Finance companies can immobilize your car remotely if you miss payments on it

Shelley Behniwal with her three children (left to right) Ashar Behniwal, 8, Arjan Behniwal, 2, Jazmeen Behniwal, 5.  She says she had to walk home from school with the children one day when her car was immobilized.

Christel Yardley / Stuff

Shelley Behniwal with her three children (left to right) Ashar Behniwal, 8, Arjan Behniwal, 2, Jazmeen Behniwal, 5. She says she had to walk home from school with the children one day when her car was immobilized.

The experience of a mother of three in Hamilton who was repeatedly locked remotely by her finance company highlighted technology that can be used by lenders.

This means that if you miss your car payments, you could find your vehicle immobilized remotely if your lender uses technology.

The existence of the technology in Aotearoa has been confirmed by the Auckland Federation of Financial Services and Go Car Finance, following concerns raised by Hamilton’s mother, Shelley Behniwal, 39, who came to New Zealand at the age of two from Fiji.

She bought the car in Auckland in August last year and says her vehicle has been immobilized seven times.

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She said her car is currently awaiting repairs at the Auckland car dealership she bought it from after a series of issues including brakes and tyres, and most recently stalling, air conditioning, stereo and a faulty cigarette lighter. But the final repairs couldn’t be made because his finance company had tied up the vehicle until $900 in missed reimbursements had been paid, Behniwal said.

Behniwal, who admitted that she sometimes missed various payments due to various difficulties – including paying Uber when the car had problems – said that once the vehicle was immobilized outside the school and that she had to walk home with her children. “It’s hard to walk or carry kids that age.”

Shelley Behniwal says finance companies need to make it clearer where their contracts say remote immobilizer technology can be used on vehicles in the event of non-payment.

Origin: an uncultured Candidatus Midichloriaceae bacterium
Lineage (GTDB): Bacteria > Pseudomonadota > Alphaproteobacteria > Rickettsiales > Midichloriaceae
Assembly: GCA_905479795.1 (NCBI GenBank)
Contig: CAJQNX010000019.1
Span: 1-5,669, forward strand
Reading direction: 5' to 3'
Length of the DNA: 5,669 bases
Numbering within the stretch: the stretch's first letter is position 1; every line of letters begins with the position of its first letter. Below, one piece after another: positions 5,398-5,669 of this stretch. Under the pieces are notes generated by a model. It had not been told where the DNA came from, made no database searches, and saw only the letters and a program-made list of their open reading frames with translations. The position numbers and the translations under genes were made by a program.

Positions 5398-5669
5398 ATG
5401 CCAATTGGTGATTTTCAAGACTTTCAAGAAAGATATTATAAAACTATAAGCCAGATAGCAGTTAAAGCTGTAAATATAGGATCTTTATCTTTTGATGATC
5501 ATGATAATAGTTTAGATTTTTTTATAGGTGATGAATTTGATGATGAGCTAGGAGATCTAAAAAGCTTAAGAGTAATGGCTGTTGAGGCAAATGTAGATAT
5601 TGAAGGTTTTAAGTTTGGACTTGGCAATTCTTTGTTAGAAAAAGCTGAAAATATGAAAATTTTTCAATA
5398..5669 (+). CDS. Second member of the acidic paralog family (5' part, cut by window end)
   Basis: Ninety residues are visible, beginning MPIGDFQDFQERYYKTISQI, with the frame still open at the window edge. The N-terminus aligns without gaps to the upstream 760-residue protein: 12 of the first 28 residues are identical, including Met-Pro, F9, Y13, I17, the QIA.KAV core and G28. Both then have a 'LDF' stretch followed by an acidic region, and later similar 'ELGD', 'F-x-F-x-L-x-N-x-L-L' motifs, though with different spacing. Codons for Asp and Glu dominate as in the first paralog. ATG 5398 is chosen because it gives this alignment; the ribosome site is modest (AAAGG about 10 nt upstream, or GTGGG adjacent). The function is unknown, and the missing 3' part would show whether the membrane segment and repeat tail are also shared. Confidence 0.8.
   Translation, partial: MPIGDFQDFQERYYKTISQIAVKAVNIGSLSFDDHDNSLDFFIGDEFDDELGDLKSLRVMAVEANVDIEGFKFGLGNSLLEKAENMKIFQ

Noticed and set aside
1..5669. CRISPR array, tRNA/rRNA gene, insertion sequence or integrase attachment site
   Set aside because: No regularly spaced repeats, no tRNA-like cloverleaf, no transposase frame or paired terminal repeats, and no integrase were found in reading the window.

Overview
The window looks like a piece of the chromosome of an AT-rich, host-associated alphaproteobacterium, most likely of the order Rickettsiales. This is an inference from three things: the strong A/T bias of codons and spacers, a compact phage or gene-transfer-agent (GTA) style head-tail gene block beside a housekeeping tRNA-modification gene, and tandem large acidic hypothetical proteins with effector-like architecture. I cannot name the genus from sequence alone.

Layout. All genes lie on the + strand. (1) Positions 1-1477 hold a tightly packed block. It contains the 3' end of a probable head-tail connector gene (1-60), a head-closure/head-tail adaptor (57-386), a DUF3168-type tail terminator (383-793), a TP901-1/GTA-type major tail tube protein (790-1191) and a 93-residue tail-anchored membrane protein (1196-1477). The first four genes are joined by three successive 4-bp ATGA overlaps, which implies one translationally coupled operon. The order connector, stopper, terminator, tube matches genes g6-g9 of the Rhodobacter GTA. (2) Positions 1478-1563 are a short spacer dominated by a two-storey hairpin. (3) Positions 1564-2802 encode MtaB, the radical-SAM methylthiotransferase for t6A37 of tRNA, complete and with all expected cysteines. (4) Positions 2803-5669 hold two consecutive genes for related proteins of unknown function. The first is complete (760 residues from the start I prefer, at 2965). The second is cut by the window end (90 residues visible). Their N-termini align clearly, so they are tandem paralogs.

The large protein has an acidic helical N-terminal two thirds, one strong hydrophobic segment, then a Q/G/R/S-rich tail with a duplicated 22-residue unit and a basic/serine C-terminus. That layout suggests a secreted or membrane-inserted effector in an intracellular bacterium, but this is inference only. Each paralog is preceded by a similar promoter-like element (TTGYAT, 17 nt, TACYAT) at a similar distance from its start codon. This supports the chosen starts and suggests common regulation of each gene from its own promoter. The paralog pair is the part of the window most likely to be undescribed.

Christel Yardley / Stuff

Shelley Behniwal says finance companies need to make it clearer where their contracts say remote immobilizer technology can be used on vehicles in the event of non-payment.

Financial Services Federation executive director Lyn McMorran has confirmed the existence of the immobilizer technology in Aotearoa, although she is unsure how widely used it was or the technical details of how exactly it works.

“It’s used as a last resort,” she said.

On the question of how safe it was to immobilize vehicles remotely, McMorran said that it was not done while a vehicle was moving, that she would expect conversations with the defaulters before that it was used and that it was likely that financial companies would consider customers. security and vulnerability.

However, McMorran said immobilization could be used when there is concern that a vehicle is ‘disappearing’ in New Zealand or overseas.

Ironically, she put Things in contact with Go Car Finance to explain the technology, the very firm Behniwal was doing business with.

The firm’s head of loans and key relationships, Yazid Sheik, confirmed last week that they were using immobilization technology and said it was described in their contracts with borrowers. There was also information about an emergency feature allowing people to text six times over the life of their loan to get their car running again. This has prevented people from getting into dangerous situations.

Go Car Finance's terms and conditions specify immobilizer technology and texting to restart vehicles, but Shelley Behniwal says she missed it.

Christel Yardley / Stuff

Go Car Finance’s terms and conditions specify immobilizer technology and texting to restart vehicles, but Shelley Behniwal says she missed it.

Behniwal claimed she was unaware of the remote immobilizer feature until it first happened to her, or the ability to override the immobilizer by texting a number. on duty. However, Things On Monday, she saw a terms and conditions booklet that described the technology and the texting service.

“It needs to be highlighted more.” Behniwal said in response

She also claimed that text message warnings about the immobilization came after the event.

Behniwal said that after purchasing his 2007 Honda Elysion from Esteem Car Traders, it almost immediately ran into trouble and there were constant difficulties in getting it fixed. More recently she was towed to Esteem’s Avondale yard for repairs. But a deadlock developed for Go Car Finance to lift the immobilization so it could be repaired.

She said she can’t afford a $900 payment to get it lifted and she also feels like “I’d pay for a $15,000 car that didn’t work.”

stuff lLast week, Go Car asked for an explanation by Monday about how the technology works and its response to safety issues and concerns raised by Behniwal.

However, chief executive Paul Verhoeven said in an email on Monday that he was suffering from Covid-19 and was unable to respond at this stage. “I have requested a full review of this client’s account and expect to have it within the next few days,” Verhoeven said.

Behniwal, meanwhile, said she finds it frustrating not having her own car “because at the end of the day I have three children that I need to go here and there and I can’t.” Instead, she relied on her family members to help her get around.

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